The guide book tells us to walk to San Sebastian on the first day. Our hospitalero advices us to break our journey in Pasajes de San Juan. He lists his reasons. it is your first day walking so dont try for too much. This way we would get to San Seb with time to enjoy its delights. Besides, and this seems the main reason, the busy port that looks like a small village is his home town.
It was good advice. The village, a fishing port, clings to the sea with one main medieval street. The rest of the town is across the water with a connecting ferry. Lovely red rooves soak up the sun with the last of the evening sun that gradually sinks behind a hill of soft yellow sandstone.
Victor Hugo had a house here, now a lovingly run musem and entry is free. Readings from the book of his travels about this trip lilt out on a loop. Wrting on the wall tells of a child running in the sunny rooms. Leopoldine, the one who drowned whose death curtailed his journey so decided to sell up and move away.
The name Leopoldine was like a key unlocking treasures of my past and a stash of memories from girlhood. And a poem, Quand nous habitions tous ensemble …When we lived together…
I had learned the poem at school, with a French nun, the Sacristan, Soeur Marie Odile, from the convent in Neuilly. I remembered the strangeness of being in a part of the convent where the girls were not permitted and repeating word for word till I had the poem, accent perfected, under her tutelage.
It was for a competition, Anglo French Verse Speaking, in which all the local schools took part. A grand title indeed. I remember the moment I knew that I stood a good chance of winning – when the audience fell quiet, and all restlessness ceased. I stood before them, perhaps in my minds eye now, not a large 13 year old in school uniform, and knew.
The poem reproduced here from the internet not from failing memory. In my memory there was the word, helas, Alas. When the audience took a deep breath in, sensing something sad about to happen.
Quand nous habitions tous ensemble
Quand nous habitions tous ensemble
Sur nos collines d’autrefois,
Où l’eau court, où le buisson tremble,
Dans la maison qui touche aux bois,
Elle avait dix ans, et moi trente ;
J’étais pour elle l’univers.
Oh! comme l’herbe est odorante
Sous les arbres profonds et verts !
Elle faisait mon sort prospère,
Mon travail léger, mon ciel bleu.
Lorsqu’elle me disait: Mon père,
Tout mon coeur s’écriait : Mon Dieu !
À travers mes songes sans nombre,
J’écoutais son parler joyeux,
Et mon front s’éclairait dans l’ombre
À la lumière de ses yeux.
Elle avait l’air d’une princesse
Quand je la tenais par la main.
Elle cherchait des fleurs sans cesse
Et des pauvres dans le chemin.
Elle donnait comme on dérobe,
En se cachant aux yeux de tous.
Oh ! la belle petite robe
Qu’elle avait, vous rappelez-vous ?
Le soir, auprès de ma bougie,
Elle jasait à petit bruit,
Tandis qu’à la vitre rougie
Heurtaient les papillons de nuit.
Les anges se miraient en elle.
Que son bonjour était charmant !
Le ciel mettait dans sa prunelle
Ce regard qui jamais ne ment.
Oh! je l’avais, si jeune encore,
Vue apparître en mon destin !
C’était l’enfant de mon aurore,
Et mon étoile du matin !
Quand la lune claire et sereine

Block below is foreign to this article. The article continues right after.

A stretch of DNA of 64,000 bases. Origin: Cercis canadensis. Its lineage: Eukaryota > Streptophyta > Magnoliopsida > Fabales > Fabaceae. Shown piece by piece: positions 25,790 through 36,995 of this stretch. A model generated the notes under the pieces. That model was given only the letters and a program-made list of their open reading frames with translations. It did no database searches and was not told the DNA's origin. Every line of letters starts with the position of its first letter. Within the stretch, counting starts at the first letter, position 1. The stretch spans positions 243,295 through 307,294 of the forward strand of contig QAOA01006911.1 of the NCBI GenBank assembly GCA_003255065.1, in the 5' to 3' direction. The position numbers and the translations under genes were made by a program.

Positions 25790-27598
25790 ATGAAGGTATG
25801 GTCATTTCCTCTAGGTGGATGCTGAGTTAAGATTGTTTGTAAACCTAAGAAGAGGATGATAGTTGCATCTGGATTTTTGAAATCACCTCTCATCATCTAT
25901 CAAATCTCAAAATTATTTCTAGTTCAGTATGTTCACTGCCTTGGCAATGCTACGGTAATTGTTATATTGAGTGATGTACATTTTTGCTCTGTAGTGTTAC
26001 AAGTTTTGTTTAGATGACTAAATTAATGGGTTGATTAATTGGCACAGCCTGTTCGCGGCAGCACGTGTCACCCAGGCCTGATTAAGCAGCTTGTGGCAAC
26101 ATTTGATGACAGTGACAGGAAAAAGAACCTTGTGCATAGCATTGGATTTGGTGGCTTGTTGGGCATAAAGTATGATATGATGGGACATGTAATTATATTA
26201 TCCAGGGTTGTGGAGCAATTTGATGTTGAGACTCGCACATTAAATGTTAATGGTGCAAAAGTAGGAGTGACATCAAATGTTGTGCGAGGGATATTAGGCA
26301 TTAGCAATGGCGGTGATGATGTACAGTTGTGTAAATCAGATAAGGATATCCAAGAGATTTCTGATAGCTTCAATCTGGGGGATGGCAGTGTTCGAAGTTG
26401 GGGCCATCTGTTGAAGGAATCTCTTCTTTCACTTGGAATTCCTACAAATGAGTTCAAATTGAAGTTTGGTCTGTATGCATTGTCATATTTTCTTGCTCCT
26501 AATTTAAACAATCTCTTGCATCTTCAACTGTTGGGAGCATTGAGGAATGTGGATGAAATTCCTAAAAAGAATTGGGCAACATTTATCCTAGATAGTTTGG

Brillait aux cieux, dans ces beaux mois,
Comme nous allions dans la plaine !
Comme nous courions dans les bois !
Puis, vers la lumière isolée
Étoilant le logis obscur,
Nous revenions par la vallée
En tournant le coin du vieux mur ;
Nous revenions, coeurs pleins de flamme,
En parlant des splendeurs du ciel.
Je composais cette jeune âme
Comme l’abeille fait son miel.
Doux ange aux candides pensées,
Elle était gaie en arrivant… –
Toutes ces choses sont passées
Conune l’ombre et comme le vent !
The translation is also cribbed from the internet.
When we lived all together
on our hills in the old days,
where the water flows, where the bush quivers,
in the house that touches the woods,
she was ten years old, I was thirty;
I was the universe to her.
Oh, how the grass smells sweet
under the deep green trees!
She made my fate prosperous,
my work light, my sky blue.
When she said to me: “My father,”
All my heart cried: “My God!”
Through my numberless daydreams
I listened to her happy talk,
and my face lit up in the darkness
at the light of her eyes.
She had the air of a princess
when I took her by the hand.
She was always looking for flowers
and for poor people in the road.
She gave the way people steal,
hiding from everyone’s eyes.
Oh! the pretty little dress
that she had, do you remember?
In the evening, near my candle,
she would chatter softly,
while at the reddened windowpane
the night butterflies knocked.
The angels saw each other in her.
How her “bonjour” was charming!
Heaven set into its eye
that glance that never lied.
Oh! I had seen her, still so young,
appear in my destiny!
She was the child of my dawn,
and my morning star!
When the moon, clear and serene,
shone in the skies, in those fine months,
how we used to walk on the plain,
how we used to run in the woods!
Then, towards the single light
starring out from the dark house,
we would come back by the valley
turning the corner of the old wall;
we would come back, hearts full of flame,
talking about the splendors of heaven.
I was composing this young soul
as the bee makes its honey.
Sweet angel of guileless thoughts,
she was joyful when she arrived…–
All these things are gone
like shadow and the wind!
—Victor Hugo (1802-1885)